tends to have caterpillars or insects disturbing its flowers. When
the virtues of the Buddha, Dhamma, and Sangha arise in the heart,
there are bound to be things that will disturb or destroy them,
such as visions or Hindrances, just as when a flower is pestered
by insects, it may fall away from the tree. When it falls off the
tree, it won't be able to bear fruit. The same with your mind: Don't
let your goodness fall away under the influence of the Hindrances.
You have to keep after it, to make sure that it stays still and
established in the body until there's no sense of anything disturbing
it or trying to destroy it. The mind will then be like a spray of
mango flowers nourished with drops of mist. In no long time it will
bear fruit, and you'll be able to harvest the fruit and eat it in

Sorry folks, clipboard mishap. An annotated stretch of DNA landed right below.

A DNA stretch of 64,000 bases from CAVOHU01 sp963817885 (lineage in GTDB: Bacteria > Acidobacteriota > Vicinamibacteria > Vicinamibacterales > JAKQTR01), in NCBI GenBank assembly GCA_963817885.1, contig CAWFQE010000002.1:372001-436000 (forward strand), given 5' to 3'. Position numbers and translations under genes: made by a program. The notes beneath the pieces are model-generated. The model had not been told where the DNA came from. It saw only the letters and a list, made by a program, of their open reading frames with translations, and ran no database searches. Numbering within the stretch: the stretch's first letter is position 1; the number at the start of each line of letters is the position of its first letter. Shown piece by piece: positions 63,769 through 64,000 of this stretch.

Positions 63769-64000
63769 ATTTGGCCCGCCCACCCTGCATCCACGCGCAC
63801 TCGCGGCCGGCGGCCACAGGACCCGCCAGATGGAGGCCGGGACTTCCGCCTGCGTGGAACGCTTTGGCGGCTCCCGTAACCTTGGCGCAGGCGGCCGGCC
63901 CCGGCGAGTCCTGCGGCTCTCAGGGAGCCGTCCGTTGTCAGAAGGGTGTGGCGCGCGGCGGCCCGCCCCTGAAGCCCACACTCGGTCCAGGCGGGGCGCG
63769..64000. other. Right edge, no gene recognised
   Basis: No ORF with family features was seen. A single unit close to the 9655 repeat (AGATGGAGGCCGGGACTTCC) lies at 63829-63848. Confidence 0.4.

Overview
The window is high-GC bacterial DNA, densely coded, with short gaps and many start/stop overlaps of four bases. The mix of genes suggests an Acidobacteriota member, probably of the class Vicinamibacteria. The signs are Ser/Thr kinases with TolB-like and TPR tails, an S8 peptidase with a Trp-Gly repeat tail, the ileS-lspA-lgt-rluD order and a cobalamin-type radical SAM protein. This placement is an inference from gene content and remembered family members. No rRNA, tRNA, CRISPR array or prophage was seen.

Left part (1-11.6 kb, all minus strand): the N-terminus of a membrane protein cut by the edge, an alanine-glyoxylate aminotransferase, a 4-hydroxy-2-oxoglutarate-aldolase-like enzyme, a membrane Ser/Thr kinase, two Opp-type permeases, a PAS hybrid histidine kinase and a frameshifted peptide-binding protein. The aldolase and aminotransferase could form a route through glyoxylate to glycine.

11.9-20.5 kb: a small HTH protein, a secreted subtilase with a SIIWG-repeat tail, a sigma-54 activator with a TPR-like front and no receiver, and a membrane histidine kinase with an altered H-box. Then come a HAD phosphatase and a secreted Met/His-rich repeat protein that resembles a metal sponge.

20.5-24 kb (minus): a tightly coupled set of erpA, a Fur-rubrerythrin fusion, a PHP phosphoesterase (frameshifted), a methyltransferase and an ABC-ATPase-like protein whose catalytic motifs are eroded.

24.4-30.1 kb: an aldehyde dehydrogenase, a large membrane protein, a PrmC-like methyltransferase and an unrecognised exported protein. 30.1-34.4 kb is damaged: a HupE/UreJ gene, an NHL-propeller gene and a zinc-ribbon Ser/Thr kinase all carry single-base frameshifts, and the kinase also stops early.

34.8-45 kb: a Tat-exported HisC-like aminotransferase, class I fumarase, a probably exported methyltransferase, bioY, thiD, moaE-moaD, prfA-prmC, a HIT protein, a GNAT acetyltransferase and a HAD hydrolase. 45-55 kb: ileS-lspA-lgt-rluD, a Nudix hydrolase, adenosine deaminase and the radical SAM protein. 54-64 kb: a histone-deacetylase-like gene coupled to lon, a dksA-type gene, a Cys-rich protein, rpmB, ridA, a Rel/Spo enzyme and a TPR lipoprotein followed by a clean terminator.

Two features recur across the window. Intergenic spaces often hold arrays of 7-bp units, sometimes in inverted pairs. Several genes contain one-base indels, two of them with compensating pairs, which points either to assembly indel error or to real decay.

In the Dhammapada, the Buddha says that a person who is forgetful
or heedless is like a dead person. In other words, if mindfulness
lapses for a moment, you've passed out for a moment. If it lapses
for a long time, you've passed out for a long time. So if you realize
that it's lapsed, you have to correct things immediately. In other
words, you re-establish mindfulness right away. If you've realized
it's lapsed, there's at least some hope for you. Some people don't
even know that it's lapsed: those are the ones who are hopeless.
As the Buddha said, pamado maccuno padam: heedlessness is
the path of death. This is because heedlessness is delusion, the
root of unskillfulness. When delusion arises, it opens the way for
all kinds of evil and unskillful things. So we should try to uproot
it immediately before it starts growing and spreading its branches
far and wide. When mindfulness lapses, it opens the way for us to
think of all kinds of things, making it hard for us to finish our
work. To say nothing of keeping track of the breath, if mindfulness
keeps lapsing we couldn't even finish writing a single letter.
So we have to be especially careful to maintain mindfulness.
Don't let yourself forget or lose track of what you're doing.